Page last updated at 15:26 GMT, Tuesday, 10 January 2012

Regions and territories: Greenland

Map of Greenland

Greenland is the world's largest island. Formerly a province of Denmark, it gained the status of an autonomous Danish dependent territory with limited self-government as well as its own parliament in 1979.

Denmark is in charge of foreign affairs and defence policy and contributes two thirds of its budget revenue, the rest coming mainly from fishing. Denmark is also Greenland's main trading partner.


The climate in Greenland is extremely harsh. More than 80% of the island is covered by an ice cap which is 4km thick in places.

Inuit girl cycles past houses on Uummannaq island, northern Greenland
Uummannaq locals enjoy perpetual daylight for two months each year

Many of the Eskimo (Inuit) people survive by hunting and fishing and are struggling as fish stocks become depleted. The island's population is only 57,000. Inhabitants face severe social problems, notably unemployment, alcoholism and HIV/Aids.

Recent environmental studies have raised fears that global warming is causing Greenland's ice cover to melt increasingly fast and that this could have serious implications for future sea levels and ocean currents unless the process is rapidly halted and then reversed.

US plans for a national missile defence system have highlighted the strategic importance of Greenland. The Americans have expressed interest in using their Cold War radar base at Thule in the north of the island as part of this defence system.

Dozens of Inuit families were forced off their lands in 1953 to allow expansion at the base. Many Greenlanders would like to see it closed down. Others see economic reasons for keeping it.

A substantial proportion of Greenland's population favours independence. However, the former colonial power, Denmark, has the final say on the matter.

In 2008 Greenlanders voted in a referendum for more autonomy. The deal gave them greater control over their energy resources, treated Greenlanders as a separate people under international law, and granted the native Inuit language Kalaallisut (Western Greenlandic) official status in place of Danish. The Danish subsidy is to continue.

Early elections were held just before that deal came into force in June 2009 in order to decide how to implement it. The pro-independence Inuit Ataqatigiit party beat the Social Democratic Siumut party, which had governed for 30 years.


  • Territory: Greenland
  • Status: Self-governing part of Denmark
  • Population: 56,500 (UN, 2010)
  • Capital and largest town: Nuuk (Godthab)
  • Area: 2.17m sq km (840,000 sq miles)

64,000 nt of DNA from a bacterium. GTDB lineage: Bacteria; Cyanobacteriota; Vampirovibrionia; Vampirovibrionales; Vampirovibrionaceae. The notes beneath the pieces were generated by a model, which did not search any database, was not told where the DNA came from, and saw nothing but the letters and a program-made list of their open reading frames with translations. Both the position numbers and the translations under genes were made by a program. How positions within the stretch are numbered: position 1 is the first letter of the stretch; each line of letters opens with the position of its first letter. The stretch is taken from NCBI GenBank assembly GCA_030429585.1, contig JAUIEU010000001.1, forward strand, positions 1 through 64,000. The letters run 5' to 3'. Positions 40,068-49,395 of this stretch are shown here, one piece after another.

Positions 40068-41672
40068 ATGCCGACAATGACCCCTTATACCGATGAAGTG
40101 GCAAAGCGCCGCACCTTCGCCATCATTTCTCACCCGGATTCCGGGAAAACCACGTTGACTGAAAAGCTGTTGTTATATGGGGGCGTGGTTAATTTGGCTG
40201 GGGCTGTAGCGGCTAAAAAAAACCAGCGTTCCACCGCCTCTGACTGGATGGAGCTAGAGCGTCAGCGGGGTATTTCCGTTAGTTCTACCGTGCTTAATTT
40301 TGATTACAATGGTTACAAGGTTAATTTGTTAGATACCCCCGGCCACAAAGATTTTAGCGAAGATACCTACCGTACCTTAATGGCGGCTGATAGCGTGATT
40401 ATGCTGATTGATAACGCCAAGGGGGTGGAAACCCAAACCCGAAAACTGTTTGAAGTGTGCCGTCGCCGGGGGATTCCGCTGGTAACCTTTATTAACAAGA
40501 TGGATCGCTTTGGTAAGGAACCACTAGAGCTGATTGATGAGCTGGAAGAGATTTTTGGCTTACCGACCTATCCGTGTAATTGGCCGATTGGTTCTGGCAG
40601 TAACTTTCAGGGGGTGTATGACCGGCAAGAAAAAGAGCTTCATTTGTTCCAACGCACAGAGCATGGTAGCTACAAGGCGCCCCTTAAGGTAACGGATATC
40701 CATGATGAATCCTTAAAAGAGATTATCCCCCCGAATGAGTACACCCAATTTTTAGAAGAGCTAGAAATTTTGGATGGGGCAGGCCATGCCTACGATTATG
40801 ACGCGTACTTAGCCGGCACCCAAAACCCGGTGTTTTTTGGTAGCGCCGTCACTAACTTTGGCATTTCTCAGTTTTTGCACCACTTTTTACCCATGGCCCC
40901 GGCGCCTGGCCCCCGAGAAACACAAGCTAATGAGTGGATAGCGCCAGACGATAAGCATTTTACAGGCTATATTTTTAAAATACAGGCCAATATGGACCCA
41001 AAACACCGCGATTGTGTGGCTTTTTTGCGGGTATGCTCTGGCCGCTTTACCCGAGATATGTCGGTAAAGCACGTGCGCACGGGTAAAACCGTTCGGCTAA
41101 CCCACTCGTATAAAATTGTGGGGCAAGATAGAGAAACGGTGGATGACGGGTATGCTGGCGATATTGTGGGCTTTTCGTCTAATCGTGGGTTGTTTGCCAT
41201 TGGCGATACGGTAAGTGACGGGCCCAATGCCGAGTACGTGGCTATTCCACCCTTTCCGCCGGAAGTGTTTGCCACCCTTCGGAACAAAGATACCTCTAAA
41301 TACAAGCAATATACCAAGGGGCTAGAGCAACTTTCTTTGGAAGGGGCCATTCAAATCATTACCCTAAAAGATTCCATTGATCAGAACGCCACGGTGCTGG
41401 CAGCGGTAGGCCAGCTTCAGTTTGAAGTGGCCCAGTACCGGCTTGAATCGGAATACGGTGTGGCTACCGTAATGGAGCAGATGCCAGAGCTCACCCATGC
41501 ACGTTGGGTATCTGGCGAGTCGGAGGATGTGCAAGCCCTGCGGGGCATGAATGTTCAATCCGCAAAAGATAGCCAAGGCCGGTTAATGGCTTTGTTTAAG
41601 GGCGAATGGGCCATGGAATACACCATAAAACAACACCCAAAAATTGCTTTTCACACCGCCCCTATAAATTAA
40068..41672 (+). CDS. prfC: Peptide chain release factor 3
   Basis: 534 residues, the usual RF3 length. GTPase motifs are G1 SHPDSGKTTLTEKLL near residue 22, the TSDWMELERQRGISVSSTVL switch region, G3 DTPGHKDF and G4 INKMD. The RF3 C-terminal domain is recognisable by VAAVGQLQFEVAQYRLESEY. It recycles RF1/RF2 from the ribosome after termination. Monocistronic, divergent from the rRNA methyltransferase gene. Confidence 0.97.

• Major languages: Greenlandic, Danish
  • Major religion: Christianity
  • Life expectancy: 67 years (men), 72 years (women) (UN)
  • Monetary unit: 1 Danish krone = 100 ore
  • Main exports: Fish, fish products, hides and skins
  • GNI per capita: n/a
  • Internet domain: .gl
  • International dialling code: +299


Queen: Margrethe II of Denmark

Prime minister: Kuupik Kleist

Mr Kleist led the left-wing pro-independence Inuit Ataqatigiit (Community of the People - IA) party to victory in the June 2009 parliamentary elections, which Prime Minister Hans Enoksen had called early in order to decide who would implement a new autonomy arrangement.

Kuupik Kleist
Kuupik Kleist was elected in June 2009

Mr Kleist announced that he planned to concentrate on tackling big social problems, such as alcoholism, domestic violence and a high suicide rate.

Born in 1958, Mr Kleist has served in various civil-service posts and taught journalism. He was appointed director of Greenland's foreign office in 1996 and sat as an IA member of the Danish parliament from 2001 to 2007, when he became party leader.


Kalaallit Nunaata Radio (KNR) - the Greenland Broadcasting Company - provides public radio and TV services across the island. Broadcasting in Greenlandic and Danish, it is the main source of news and entertainment.

Private local TV and radio stations operate under an umbrella body, STTK. Digital pay TV is available in Nuuk. Danish public radio is rebroadcast.

There are no daily newspapers. The major titles - a weekly and a bi-weekly - publish in Greenlandic and Danish. Weather conditions can delay distribution.

The Greenlandic government controls media legislation. Officially, press freedom is guaranteed. But the independence of local journalists has been questioned, with cases of media workers coming under apparent political pressure.

There were 52,000 internet users by March 2008 (Internetworldstats). State-owned Tele Greenland is the sole ISP.

The press

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Compiled by BBC Monitoring

Patrolling Greenland by dog sledge
01 Dec 11 |  Magazine
Arctic states meet in Greenland
12 May 11 |  Europe
Greenland ice loss 'accelerating'
12 Nov 09 |  Science & Environment
Getting a grip on Greenland's future
28 Jul 09 |  Science & Environment
Denmark plans forces for Arctic
16 Jul 09 |  Europe
Self-rule introduced in Greenland
21 Jun 09 |  Europe
Danish doubts over Greenland vote
27 Nov 08 |  Europe
Arctic nations discuss territory
27 May 08 |  Europe
Greenland sees bright side of warming
14 Sep 07 |  Americas
Changing Arctic: A diary from Greenland
17 Sep 07 |  Science & Environment
DNA reveals Greenland's lush past
06 Jul 07 |  Science & Environment
Icy Greenland turns green
14 Aug 05 |  From Our Own Correspondent
The West's most isolated community
09 Nov 01 |  From Our Own Correspondent


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